Influencers vs Brand Ambassadors.
Originally published on: https://subsign.co/stories/influencers-vs-brand-ambassadors/
In the past 3 years, companies have started to use influencers and brand ambassadors more and more in their promo campaigns. Throughout this time, we have seen many claims that influencers or ambassadors don’t deliver what they promised to their business partners.
With this problem in mind, we have decided to dive into the world of influencers and ambassadors and take a look into their roles in the social media world.
They have been around for years. But, with the growth of Social Media platforms, they became more visible to the public eye.
What is an influencer? According to the Influencer Marketing Hub we have:
“An individual who has a following in a particular niche, which they actively engage with and has the power to affect purchase decisions. The size of the following depends on the size of the niche.”
So far, there are 4 categories of influencers: micro-influencers, content creators, celebrities, and industry experts. The ones that are the most encountered are content creators (especially bloggers and YouTubers) and micro-influencers.
You can find easily find more information about each category and where they stand with their audience. Our focus is to understand the expectations and results you should have when working with them.
1. They influence. Either positive or negative.
When you send a product to an influencer you shouldn’t expect them to put in front of other brands. Read that again and let it sink in.
Let’s take for example beauty bloggers/vloggers. They receive so many packages with products and PR parcels that it’s hard to stand just for one brand.
Therefore, your brand will be there, among their mentions, but only if it’s one that’s really good or you develop a relationship with the influencer, you can get them to showcase you more. You cannot force an influencer to say only nice things about you (unless they are under contract with you, but that’s another story).
They receive your new nail polish, they might like the packaging, but when it comes to testing, there can also be negative feedback from them.
We advise you to see this as a blessing. See if others have the same opinion, if yes, change, if no, maybe it was not for that specific influencer.
2. Realistic results.
We have also talked about this in the second episode of the Subcast. Brand and companies that work with influencers sometimes they get the wrong expectations about the results they can bring.
Before you embark into working with influencers you need to make sure that:
- Their audience is your audience;
- The objectives you set up for them, are realistic and match their power of influence;
- Check conversion rates and engagement, not just the potential reach they can bring you;
- Be transparent with them.
The greater the relationship between a brand and it’s influencers, the better the results for both sides.
Continuing with the last thought from influencers, developing a relationship with influencers can bring you another great opportunity: making them ambassadors for your brand.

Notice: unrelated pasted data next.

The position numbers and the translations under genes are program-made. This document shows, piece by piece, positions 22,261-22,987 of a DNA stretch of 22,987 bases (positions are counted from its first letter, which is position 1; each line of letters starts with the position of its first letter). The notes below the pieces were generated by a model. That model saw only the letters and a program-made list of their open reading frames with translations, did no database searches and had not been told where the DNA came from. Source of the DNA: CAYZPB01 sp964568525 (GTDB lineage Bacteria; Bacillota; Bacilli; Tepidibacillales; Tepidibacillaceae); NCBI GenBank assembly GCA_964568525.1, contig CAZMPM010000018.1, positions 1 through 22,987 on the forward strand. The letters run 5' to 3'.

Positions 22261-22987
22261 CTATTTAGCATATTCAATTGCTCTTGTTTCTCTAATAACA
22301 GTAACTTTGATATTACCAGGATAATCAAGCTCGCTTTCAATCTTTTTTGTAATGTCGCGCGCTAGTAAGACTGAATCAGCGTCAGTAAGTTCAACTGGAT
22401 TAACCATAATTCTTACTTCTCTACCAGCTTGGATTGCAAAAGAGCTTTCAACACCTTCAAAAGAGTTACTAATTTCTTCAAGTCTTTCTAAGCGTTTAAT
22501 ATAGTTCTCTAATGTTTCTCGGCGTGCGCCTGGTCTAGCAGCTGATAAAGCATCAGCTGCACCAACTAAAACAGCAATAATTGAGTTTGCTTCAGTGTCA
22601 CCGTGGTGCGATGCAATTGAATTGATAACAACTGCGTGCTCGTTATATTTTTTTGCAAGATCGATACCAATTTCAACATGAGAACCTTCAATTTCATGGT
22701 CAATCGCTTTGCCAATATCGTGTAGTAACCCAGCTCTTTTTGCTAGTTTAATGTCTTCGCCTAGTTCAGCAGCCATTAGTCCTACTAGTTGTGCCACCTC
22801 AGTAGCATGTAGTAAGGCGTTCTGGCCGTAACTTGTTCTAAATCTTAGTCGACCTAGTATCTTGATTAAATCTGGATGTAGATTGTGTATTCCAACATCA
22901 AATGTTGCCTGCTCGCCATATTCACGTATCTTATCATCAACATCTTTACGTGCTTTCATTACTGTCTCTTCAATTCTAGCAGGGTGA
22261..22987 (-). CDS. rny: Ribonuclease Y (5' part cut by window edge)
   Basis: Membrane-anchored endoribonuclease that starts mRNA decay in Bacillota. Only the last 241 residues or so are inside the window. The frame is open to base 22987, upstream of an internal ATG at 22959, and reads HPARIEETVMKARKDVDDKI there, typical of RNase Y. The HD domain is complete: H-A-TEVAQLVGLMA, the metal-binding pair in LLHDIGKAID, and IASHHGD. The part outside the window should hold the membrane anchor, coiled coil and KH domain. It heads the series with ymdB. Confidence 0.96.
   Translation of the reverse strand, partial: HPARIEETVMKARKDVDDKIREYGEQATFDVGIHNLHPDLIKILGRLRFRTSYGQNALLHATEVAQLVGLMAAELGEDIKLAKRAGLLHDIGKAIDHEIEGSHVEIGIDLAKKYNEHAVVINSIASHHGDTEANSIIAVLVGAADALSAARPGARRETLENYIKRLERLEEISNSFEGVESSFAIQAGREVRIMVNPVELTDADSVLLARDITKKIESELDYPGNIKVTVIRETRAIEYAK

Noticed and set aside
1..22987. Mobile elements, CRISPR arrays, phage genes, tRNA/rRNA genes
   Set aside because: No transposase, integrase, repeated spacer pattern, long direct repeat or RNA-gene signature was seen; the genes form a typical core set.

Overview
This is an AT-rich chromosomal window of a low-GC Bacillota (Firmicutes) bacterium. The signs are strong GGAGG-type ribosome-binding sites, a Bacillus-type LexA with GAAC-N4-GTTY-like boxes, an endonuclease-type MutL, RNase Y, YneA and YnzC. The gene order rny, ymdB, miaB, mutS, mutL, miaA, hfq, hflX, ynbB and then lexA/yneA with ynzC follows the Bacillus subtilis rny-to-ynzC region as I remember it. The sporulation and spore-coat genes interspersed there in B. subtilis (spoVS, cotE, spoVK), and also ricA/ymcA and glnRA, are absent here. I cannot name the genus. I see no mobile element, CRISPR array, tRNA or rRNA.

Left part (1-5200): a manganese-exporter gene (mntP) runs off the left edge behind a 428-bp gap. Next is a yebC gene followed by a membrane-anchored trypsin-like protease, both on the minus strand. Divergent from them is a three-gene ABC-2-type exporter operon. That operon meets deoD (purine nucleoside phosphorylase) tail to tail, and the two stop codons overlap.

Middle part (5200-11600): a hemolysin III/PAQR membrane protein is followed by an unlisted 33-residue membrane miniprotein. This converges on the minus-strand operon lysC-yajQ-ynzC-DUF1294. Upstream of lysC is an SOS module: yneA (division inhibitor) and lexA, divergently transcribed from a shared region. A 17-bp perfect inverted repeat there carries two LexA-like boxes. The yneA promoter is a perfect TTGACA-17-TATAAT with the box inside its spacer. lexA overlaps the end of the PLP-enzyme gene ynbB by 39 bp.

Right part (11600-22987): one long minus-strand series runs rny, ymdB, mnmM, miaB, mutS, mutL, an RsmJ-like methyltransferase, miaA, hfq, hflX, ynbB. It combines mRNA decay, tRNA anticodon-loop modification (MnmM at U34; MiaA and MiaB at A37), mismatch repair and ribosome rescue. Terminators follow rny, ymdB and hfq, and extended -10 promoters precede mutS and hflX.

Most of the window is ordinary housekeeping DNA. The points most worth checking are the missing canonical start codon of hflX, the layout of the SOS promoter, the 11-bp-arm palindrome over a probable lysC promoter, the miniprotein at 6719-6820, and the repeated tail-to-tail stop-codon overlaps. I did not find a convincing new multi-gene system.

According to our old friend Wikipedia:
“A brand ambassador (sometimes also called a corporate ambassador) is a person who is hired by an organization or company to represent a brand in a positive light and by doing so help to increase brand awareness and sales.”
Besides the contract, the person is going to be your company’s image and representative in the market.
Let’s take into example what Samsung did in Romania with Dana Rogoz. She is one of their brand ambassadors in the country, uses their devices, attends their events and represents them. You can see her using their device on her online platforms and day to day life.
Now, going back to the international stage, Huawei chose Wonder Womanherself as a brand ambassador. Unfortunately, Gal’s team made a mistake and posted a tweet appraising Huawei’s device, from an iPhone. Our guess is that’s not something you would like to happen, right?
Brand ambassadors are hard to maintain and keep for a long period of time. Mostly because the market changes too fast in order for you as a company to build a relationship with them.
Why we emphasis on the relationship so much? Because, when you understand each other and know what to expect from one another it’s easier for that person to accept and use your product in their day to day life.
Some brand ambassadors have been a fan of the product for a while, so putting them in front is a no-brainer. But what do you do with the ones that have no idea who you are or trust you? This is where building a relationship can make the most out of the partnership.
A final idea.
In conclusion, if you are interested in having influencers or brand ambassadors included in your campaigns, make sure to set your final goal. This will help you decide which one of the two you should go for.
Maybe you want someone to bring your brand/ product in the eye of the audience and present it as it is. Or maybe you want someone in the long term to represent you in the market and be an advocate for your brand.
The final decision is yours, just make sure to make it a fair play game for both parties, in order to get the most of it.
For any questions feel free to contact us at email@example.com.
Thanks for reading!